Should I buy this Rossi 44mag

The Rossi Model R92, a lightweight carbine for Cowboy Action, hunting, or plinking! Includes Rossi manufactured Interarms, Navy Arms, and Puma trade names.
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Re: Should I buy this Rossi 44mag

Post by GasGuzzler »

I said cast RNFP kills as good or better than JHP. An RNFP feeds in a lever gun too. Might as well say this again too...The simple solution is build the proper ammo for the gun, not adapt the gun to shoot handgun ammo...unless you'd like to spend the extra time and money.
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Re: Should I buy this Rossi 44mag

Post by Sarge »

I would load the same bullet I use in revolvers- Lyman 429667.

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Re: Should I buy this Rossi 44mag

Post by runfiverun »

that's my main one too.
I do like the 45 version better [452664] for close in hunting, the 357 see's the 358665 as it's main bullet too.
they are all basically the same design, but the 667 has a slightly smaller meplat percentage than the other two.
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Re: Should I buy this Rossi 44mag

Post by Nashville Stage »

Could you show us some pictures of the damaged cartridges? That would help.

A little bit more experimentation might yield some good results. In your next trip to see the rifle, bring some fresh dummy cartridges with you. This time, load the cartridges into the magazine slowly and carefully. Same for cycling the action. You should be able to feel when something starts to bind and force is necessary, and that's where the damage is likely happening.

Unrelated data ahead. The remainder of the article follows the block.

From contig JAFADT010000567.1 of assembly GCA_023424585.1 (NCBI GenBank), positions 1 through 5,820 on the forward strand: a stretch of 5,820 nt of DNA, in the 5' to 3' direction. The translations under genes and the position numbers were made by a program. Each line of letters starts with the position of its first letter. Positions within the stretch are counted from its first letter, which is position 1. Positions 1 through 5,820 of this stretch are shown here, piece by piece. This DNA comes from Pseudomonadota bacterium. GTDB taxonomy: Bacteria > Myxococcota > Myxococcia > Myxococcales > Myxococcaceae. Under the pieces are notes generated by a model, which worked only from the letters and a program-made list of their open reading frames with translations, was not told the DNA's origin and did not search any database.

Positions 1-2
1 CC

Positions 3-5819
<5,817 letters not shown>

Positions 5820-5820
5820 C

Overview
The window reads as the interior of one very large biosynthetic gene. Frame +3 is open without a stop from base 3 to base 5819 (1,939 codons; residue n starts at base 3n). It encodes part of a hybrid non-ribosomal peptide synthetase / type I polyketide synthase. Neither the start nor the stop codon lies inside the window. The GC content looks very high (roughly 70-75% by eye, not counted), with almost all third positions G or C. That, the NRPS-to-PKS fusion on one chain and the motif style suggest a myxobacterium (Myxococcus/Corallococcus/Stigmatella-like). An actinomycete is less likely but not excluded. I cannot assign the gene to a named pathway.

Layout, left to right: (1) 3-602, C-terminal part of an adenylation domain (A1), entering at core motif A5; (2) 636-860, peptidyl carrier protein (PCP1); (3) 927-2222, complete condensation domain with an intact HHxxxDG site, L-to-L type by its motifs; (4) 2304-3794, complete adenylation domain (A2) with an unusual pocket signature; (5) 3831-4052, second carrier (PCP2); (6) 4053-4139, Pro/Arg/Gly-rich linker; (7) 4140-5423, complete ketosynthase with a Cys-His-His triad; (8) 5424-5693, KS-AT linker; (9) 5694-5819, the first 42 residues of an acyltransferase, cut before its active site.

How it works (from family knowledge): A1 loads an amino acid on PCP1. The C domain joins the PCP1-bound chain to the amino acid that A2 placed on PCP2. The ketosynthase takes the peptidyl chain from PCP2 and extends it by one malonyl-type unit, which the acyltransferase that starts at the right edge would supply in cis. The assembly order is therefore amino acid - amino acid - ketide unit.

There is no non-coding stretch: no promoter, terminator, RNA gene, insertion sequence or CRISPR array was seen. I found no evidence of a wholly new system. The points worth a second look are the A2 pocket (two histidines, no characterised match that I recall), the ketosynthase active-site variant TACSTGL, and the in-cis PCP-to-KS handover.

Deforming a bullet takes a fair amount of force, so my guess is that its happening as the lever is being closed and the cartridge is initially being fed into the chamber at an angle before it straightens out and slides the rest of the way in. The cartridge guides might be holding the cartridge at an angle that's too steep, or the bullet shape is simply too wide to keep from jamming into the side of the chamber before the cartridge can straighten out.

If running the lever slowly doesn't result in any damage, then run the cartridges through again but while running the lever quickly. It might be that the bullet end of the cartridge is raising up too far due to inertia from the cartridge lifter being raised quickly. That might cause the bullet to get slammed into the breech face as the bolt closes.

Those are some educated guesses. Hopefully they will help you figure out what's happening.
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